Stop me if you’ve seen this political ad before: Dark skies threaten, ominous music plays, and a picture of an opponent with the label “career politician” or “insider” appears. But then the scene shifts to the healthy blue-sky outdoors, we hear happy music, and we see our candidate, an “outsider” who will clean up politics in the corrupt, decadent capital.
It’s a tired, worn-out message, and yet some version of this ad gets made dozens of times per election cycle.
Our first entry this year comes from Tom Foley’s campaign, which claims that Foley is the outsider to Senate Minority Leader John McKinney and Gov. Dannel P. Malloy’s insiders. Here are the relevant bits of the transcript:
Dan Malloy. John McKinney.
Career politicians. Insiders.
Pushing failed policies — costing us jobs
. . .
Time for new leadership — new ideas.
Tom Foley. An outsider.
Foley returned to this line of attack during Thursday’s debate against John McKinney, slamming his opponent for votes he’s made in Hartford. This time McKinney had a ready defense, saying that he was proud of the work he’s done, and that if that’s what “insider” meant, he was glad to claim the label.
— John McKinney (@McKinneyforGov) July 17, 2014
If this sounds familiar, Linda McMahon tried the outsider mantle on for size, as well. “I am the only candidate in this race, Republican or Democrat, who has never worked a day in Washington,” Romney told a crowd in 2012. He had, of course, spent four years as governor of a populous northeastern state.
But what does that mean? What makes someone an “insider” vs. an “outsider?”
It often seems to depend upon the candidate and the situation. McMahon painted herself as a total political outsider; Romney as a Washington outsider. Foley sees himself as an outsider to Connecticut state government. Voters love this — when confidence in government is low, there’s a “throw the bums out” mentality. They want someone new to come in and clean house.
Of course, it’s not like Foley is some naïve political neophyte, either. He was a major fundraiser for the George W. Bush campaign before heading up private sector development for Iraq’s occupation government, and becoming Ambassador to Ireland. He’s been deeply involved in politics for well over a decade, just not in state government.
It seems like being an outsider is partly code for someone with a lot of money coming from the business world. Being an outsider is a useful response to charges that one is incredibly wealthy and out of touch with reality.
But do “outsiders” ever actually get elected, and if they are, can they govern effectively? In short, not often, and very rarely.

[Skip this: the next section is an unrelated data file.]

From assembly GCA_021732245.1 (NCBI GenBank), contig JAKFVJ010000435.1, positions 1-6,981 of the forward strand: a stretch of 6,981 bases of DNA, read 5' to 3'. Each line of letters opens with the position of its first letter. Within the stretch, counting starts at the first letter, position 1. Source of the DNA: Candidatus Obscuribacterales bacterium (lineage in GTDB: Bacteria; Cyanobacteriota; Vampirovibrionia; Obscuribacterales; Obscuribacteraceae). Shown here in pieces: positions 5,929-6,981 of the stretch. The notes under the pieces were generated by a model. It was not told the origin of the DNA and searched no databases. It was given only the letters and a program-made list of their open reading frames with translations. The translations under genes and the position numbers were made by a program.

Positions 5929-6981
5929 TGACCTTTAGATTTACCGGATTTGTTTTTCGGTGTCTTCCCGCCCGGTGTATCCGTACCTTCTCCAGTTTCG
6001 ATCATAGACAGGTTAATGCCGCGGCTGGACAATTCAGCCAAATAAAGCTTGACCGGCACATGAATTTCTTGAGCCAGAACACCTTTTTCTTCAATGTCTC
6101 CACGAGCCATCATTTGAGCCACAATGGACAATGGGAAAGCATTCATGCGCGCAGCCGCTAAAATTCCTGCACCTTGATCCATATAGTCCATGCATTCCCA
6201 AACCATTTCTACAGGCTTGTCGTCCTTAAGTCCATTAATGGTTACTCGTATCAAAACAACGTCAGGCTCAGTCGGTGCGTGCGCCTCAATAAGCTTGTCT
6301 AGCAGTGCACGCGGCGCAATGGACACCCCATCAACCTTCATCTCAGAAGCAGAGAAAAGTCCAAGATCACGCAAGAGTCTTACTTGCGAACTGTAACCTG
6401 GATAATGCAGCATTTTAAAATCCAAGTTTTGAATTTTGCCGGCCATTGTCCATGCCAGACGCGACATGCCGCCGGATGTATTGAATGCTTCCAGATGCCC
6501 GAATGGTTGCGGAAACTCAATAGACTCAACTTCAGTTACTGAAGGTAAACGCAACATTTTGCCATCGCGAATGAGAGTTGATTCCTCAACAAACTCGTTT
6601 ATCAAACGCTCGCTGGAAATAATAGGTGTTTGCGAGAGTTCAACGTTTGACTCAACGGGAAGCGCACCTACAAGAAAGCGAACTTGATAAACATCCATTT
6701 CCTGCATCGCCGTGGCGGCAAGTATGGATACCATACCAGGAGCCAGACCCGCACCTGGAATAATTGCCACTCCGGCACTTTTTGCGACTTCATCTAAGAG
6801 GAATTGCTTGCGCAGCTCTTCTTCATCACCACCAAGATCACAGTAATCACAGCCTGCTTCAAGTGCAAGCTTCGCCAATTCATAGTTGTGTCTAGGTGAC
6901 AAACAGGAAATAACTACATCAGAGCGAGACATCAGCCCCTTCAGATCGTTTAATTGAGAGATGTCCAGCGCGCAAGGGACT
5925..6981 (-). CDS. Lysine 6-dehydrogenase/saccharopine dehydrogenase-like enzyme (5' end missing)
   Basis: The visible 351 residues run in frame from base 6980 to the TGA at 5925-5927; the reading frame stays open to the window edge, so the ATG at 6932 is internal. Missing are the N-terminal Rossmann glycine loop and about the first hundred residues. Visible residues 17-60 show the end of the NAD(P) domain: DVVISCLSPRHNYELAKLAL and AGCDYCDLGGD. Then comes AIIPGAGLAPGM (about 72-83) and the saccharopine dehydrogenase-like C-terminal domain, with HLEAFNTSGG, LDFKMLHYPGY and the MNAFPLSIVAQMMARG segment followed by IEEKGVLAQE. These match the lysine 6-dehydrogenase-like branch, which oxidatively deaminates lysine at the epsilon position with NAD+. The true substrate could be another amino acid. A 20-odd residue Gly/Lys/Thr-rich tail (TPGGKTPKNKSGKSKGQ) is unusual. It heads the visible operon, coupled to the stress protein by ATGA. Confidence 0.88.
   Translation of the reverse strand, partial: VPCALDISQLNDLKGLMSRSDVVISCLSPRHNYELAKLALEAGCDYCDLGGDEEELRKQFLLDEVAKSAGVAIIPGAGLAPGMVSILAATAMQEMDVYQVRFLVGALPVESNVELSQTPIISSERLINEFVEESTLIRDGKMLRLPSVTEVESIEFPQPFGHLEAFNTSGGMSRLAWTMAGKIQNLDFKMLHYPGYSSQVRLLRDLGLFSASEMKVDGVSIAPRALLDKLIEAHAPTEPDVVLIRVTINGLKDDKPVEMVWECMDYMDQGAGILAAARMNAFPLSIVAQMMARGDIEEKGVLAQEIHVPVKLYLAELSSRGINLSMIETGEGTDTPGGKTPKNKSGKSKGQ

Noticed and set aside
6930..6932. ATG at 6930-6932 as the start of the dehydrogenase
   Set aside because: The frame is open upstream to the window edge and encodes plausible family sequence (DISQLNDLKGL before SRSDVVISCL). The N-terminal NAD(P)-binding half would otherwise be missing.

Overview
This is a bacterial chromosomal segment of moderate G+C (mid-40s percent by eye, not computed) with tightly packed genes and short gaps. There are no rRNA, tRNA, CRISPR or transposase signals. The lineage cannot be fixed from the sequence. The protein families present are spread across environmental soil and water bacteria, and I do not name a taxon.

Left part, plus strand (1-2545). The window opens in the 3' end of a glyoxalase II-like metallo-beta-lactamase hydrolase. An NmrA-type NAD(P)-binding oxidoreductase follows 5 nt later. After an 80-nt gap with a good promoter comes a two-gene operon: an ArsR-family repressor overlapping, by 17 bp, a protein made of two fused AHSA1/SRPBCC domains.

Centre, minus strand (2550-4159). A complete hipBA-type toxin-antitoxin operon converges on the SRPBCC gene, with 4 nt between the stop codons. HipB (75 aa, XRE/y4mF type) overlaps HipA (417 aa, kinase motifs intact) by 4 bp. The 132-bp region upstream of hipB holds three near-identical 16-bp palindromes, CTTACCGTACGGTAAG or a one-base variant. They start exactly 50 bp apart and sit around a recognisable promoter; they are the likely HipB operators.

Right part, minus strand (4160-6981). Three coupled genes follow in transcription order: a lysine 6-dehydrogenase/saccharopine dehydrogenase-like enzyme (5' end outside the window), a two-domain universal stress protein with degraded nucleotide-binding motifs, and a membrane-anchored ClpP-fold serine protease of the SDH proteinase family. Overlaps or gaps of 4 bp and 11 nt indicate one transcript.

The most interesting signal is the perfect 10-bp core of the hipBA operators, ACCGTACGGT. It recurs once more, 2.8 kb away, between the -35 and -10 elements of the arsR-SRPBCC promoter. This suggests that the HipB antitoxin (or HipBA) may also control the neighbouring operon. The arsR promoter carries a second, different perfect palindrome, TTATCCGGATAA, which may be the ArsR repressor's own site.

One such outsider was Wilbur Cross, who was Dean of the Yale Graduate School in the 1920s. He edited the marvelous Yale Shakespeare, among numerous other works. After he left Yale, he ran for governor and won, going on to serve four two-year terms. He was responsible for our first minimum wage, though you probably know him best as the namesake of a highway.
Cross was an outsider on the model of Woodrow Wilson, who gained the presidency from his seat as president of Princeton University. Someone who might be more familiar to Foley would be Prescott Bush of Greenwich, who moved from the business world to run for U.S. Senate in 1950. He lost his first race, much like Foley, but did manage to come back to win in 1953. His son and grandson, of course, were U.S. presidents.
These are outliers. Precious few true outsiders have found success in the post-war era. Eisenhower was the last president who had never held elected office before; every president since has previously been a senator, a governor, or vice president.
Voters love the idea of an outsider, but in practice that inexperience can be a handicap. When true outsiders like Jesse Ventura and Arnold Schwarzenegger win governorships, they often struggle to find their feet.
The whole outsider schtick is just another way of trying to convince voters that inexperience is a virtue, and that anyone actually involved in government is irrevocably tainted. In a year of anti-incumbent anger a candidate can sometimes ride it to victory; but after the election is over, voters might find they regret it.
Susan Bigelow is an award-winning columnist and the founder of CTLocalPolitics. She lives in Enfield with her wife and their cats.